It seems that customers’ preferences have changed over the last ten years. They used to focus more on indulging in luxurious foods like lobster and fine wine, but now they care more about seasonality and sustainability, right?
Yes, that’s true. Our current approach primarily revolves around vegetables. We’re not a vegetarian restaurant, but our philosophy and the foundation of our dishes are based on vegetables and seasonality. We start from the origin and grower of each vegetable, this is the inspiration for when we create something new. First, develop a vegetarian dish and then we pair it with the appropriate protein. If we were to become a vegetarian restaurant tomorrow, it wouldn’t be a difficult transition since the main component of our dishes is already vegetables.
Alain Ducasse’s focus on naturalité has also influenced this, I guess.
It has, to some extent, but it’s more about my own perspective, my surroundings and the people around me, including my team and family. Alain Ducasse’s naturalité has provided inspiration, but we don’t delve as deeply into it. He understands who I am, and our restaurant is a blend of both our approaches.
So, you have your own unique touch while still being part of the Ducasse world.
Exactly. In fact, we’re working on a book showcasing the three Ducasse restaurants: Louis XV, Le Meurice and the Dorchester. The book will illustrate that while all three restaurants belong to Ducasse, they are distinct because of the individual chefs and their unique visions, even though they share a common philosophy.
I really enjoyed the masterclass. The format is quite unique, allowing guests to learn and witness exclusive aspects of a three-Michelin-starred kitchen, which isn’t an everyday opportunity. Can you tell me more about the format and how you developed it?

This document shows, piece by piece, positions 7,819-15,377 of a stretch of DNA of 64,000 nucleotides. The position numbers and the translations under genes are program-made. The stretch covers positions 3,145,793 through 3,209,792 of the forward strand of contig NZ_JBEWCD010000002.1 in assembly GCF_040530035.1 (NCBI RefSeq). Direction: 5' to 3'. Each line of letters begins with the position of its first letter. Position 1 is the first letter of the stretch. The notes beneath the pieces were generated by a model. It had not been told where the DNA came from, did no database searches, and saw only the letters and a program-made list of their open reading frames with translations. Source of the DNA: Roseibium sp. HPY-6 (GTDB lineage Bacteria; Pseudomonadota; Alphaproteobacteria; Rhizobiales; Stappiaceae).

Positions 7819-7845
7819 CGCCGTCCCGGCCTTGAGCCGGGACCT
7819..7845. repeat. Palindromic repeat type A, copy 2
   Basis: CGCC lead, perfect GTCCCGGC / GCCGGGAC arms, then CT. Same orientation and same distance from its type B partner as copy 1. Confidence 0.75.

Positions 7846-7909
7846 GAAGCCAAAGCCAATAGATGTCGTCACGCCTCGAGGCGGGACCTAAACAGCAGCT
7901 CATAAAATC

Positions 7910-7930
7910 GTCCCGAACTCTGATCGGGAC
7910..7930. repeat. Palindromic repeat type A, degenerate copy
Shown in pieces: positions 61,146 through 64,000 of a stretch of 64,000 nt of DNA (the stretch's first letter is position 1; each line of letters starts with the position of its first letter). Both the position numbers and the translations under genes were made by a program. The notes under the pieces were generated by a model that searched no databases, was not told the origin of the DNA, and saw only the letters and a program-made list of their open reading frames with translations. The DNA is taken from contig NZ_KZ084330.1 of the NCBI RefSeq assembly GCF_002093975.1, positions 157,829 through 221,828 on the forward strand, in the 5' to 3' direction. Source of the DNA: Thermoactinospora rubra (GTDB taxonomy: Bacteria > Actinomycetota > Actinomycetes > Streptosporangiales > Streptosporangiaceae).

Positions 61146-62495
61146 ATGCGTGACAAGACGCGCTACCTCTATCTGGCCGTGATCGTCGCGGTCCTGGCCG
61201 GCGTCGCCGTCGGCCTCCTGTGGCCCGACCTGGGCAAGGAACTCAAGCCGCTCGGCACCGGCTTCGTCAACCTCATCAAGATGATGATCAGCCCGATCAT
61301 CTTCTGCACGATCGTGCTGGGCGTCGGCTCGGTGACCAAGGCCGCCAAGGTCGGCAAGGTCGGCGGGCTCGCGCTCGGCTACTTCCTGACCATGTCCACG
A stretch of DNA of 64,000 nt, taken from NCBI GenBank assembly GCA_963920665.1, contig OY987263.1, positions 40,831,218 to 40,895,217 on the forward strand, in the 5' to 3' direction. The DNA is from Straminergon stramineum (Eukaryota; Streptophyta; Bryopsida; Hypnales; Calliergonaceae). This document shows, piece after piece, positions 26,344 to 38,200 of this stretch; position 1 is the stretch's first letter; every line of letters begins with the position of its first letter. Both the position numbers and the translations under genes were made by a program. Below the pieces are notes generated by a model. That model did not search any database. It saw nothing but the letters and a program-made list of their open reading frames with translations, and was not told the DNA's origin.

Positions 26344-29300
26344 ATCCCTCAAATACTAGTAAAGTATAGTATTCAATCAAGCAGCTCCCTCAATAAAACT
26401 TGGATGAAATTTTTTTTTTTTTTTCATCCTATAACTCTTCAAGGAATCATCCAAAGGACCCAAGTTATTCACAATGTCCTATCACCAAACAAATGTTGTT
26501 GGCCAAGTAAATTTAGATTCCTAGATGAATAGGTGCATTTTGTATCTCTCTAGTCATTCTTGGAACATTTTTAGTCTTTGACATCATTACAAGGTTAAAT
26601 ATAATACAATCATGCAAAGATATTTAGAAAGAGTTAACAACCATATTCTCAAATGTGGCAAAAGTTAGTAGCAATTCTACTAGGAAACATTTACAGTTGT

The format of the masterclass is designed to be casual and approachable. Often, the idea of entering a Michelin-starred kitchen can be intimidating and stressful for people. They might expect a lack of empathy and friendliness. Our aim is to break that perception and invite guests to feel at home in our kitchen. It’s my home and I’m a very down-to-earth person who enjoys sharing knowledge and having direct interactions with both my team and the guests. For me, human contact is crucial.
The masterclass starts with a warm welcome into my kitchen, where we have a coffee and chat about your weekend. From there, we naturally start to discuss the subject of the day, such as asparagus, its origin, the grower, the cooking process, how precise we have to be. Our conversation is casual and spontaneous, we have a laugh like we did today discussing risotto with you because you are Italian. We share how our respective nationalities influence our approach to cooking. Guests will help with tasks like peeling vegetables. In this way, they can truly experience a three-Michelin-star kitchen first-hand. And, of course, they get to taste the delicious food they’ve helped prepare. It’s all about accessibility, learning, and enjoyment.
I liked that the experience is structured in three stages: first, preparing a simple dish, followed by a more sophisticated dish from your menu, and finally, understanding the importance of wine pairing. Would you say these elements encompass the main aspects of the restaurant experience?
Absolutely. What we do is a simplified version of what happens in the restaurant. We create a relaxed atmosphere where guests can spend time in the kitchen, engage with our team, including sommelier Maxime, who provides a comprehensive understanding of the wine pairings. He explains the reasons behind each wine selection, based on his prior experience of trying the dishes. Our approach isn’t limited to just the kitchen, service or wine – it’s a complete experience, from the hostess’s warm welcome to the attentive service provided by the commis and restaurant director. We replicate the restaurant experience in a more laid-back, friendly manner.
Do you cook much at home or you are often too tired?
Not really. It’s not that I’m tired, but I tend to make a mess when cooking at home, which can lead to arguments about cleaning. So, I often prepare a few things at the restaurant and finish them at home.
That’s a nice perk to have.
Yes, it is.
Thank you so much for sharing this experience.
You’re welcome, and thank you for joining us. It was a pleasure having you here.
Filippo L’Astorina, the Editor
Photos: Filippo L’Astorina
For further information about the upcoming masterclass or to book a table at Alain Ducasse at the Dorchester, 53 Park Lane London W1K 1QA, call 020 7629 8866 or visit the restaurant’s website here.